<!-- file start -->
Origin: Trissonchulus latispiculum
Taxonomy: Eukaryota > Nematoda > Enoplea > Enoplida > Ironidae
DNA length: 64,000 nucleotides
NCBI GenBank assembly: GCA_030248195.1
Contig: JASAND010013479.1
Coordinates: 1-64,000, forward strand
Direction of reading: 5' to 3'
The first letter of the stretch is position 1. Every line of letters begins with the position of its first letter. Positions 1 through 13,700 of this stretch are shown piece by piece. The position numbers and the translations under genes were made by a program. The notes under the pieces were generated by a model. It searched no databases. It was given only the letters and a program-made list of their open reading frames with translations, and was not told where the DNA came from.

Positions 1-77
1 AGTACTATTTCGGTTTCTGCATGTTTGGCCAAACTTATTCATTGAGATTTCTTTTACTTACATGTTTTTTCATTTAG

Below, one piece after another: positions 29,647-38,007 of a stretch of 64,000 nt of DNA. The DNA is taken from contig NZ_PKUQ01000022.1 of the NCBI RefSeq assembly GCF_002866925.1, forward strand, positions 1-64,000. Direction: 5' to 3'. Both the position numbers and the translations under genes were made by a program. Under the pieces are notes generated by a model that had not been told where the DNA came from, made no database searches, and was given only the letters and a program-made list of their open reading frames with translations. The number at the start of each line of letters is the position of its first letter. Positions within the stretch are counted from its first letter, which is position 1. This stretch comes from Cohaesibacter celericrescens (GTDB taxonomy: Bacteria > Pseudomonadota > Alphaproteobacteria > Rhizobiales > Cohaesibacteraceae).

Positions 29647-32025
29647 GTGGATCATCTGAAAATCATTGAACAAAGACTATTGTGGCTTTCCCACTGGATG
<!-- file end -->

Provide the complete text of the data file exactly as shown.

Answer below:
Origin: Trissonchulus latispiculum
Taxonomy: Eukaryota > Nematoda > Enoplea > Enoplida > Ironidae
DNA length: 64,000 nucleotides
NCBI GenBank assembly: GCA_030248195.1
Contig: JASAND010013479.1
Coordinates: 1-64,000, forward strand
Direction of reading: 5' to 3'
The first letter of the stretch is position 1. Every line of letters begins with the position of its first letter. Positions 1 through 13,700 of this stretch are shown piece by piece. The position numbers and the translations under genes were made by a program. The notes under the pieces were generated by a model. It searched no databases. It was given only the letters and a program-made list of their open reading frames with translations, and was not told where the DNA came from.

Positions 1-77
1 AGTACTATTTCGGTTTCTGCATGTTTGGCCAAACTTATTCATTGAGATTTCTTTTACTTACATGTTTTTTCATTTAG

Below, one piece after another: positions 29,647-38,007 of a stretch of 64,000 nt of DNA. The DNA is taken from contig NZ_PKUQ01000022.1 of the NCBI RefSeq assembly GCF_002866925.1, forward strand, positions 1-64,000. Direction: 5' to 3'. Both the position numbers and the translations under genes were made by a program. Under the pieces are notes generated by a model that had not been told where the DNA came from, made no database searches, and was given only the letters and a program-made list of their open reading frames with translations. The number at the start of each line of letters is the position of its first letter. Positions within the stretch are counted from its first letter, which is position 1. This stretch comes from Cohaesibacter celericrescens (GTDB taxonomy: Bacteria > Pseudomonadota > Alphaproteobacteria > Rhizobiales > Cohaesibacteraceae).

Positions 29647-32025
29647 GTGGATCATCTGAAAATCATTGAACAAAGACTATTGTGGCTTTCCCACTGGATG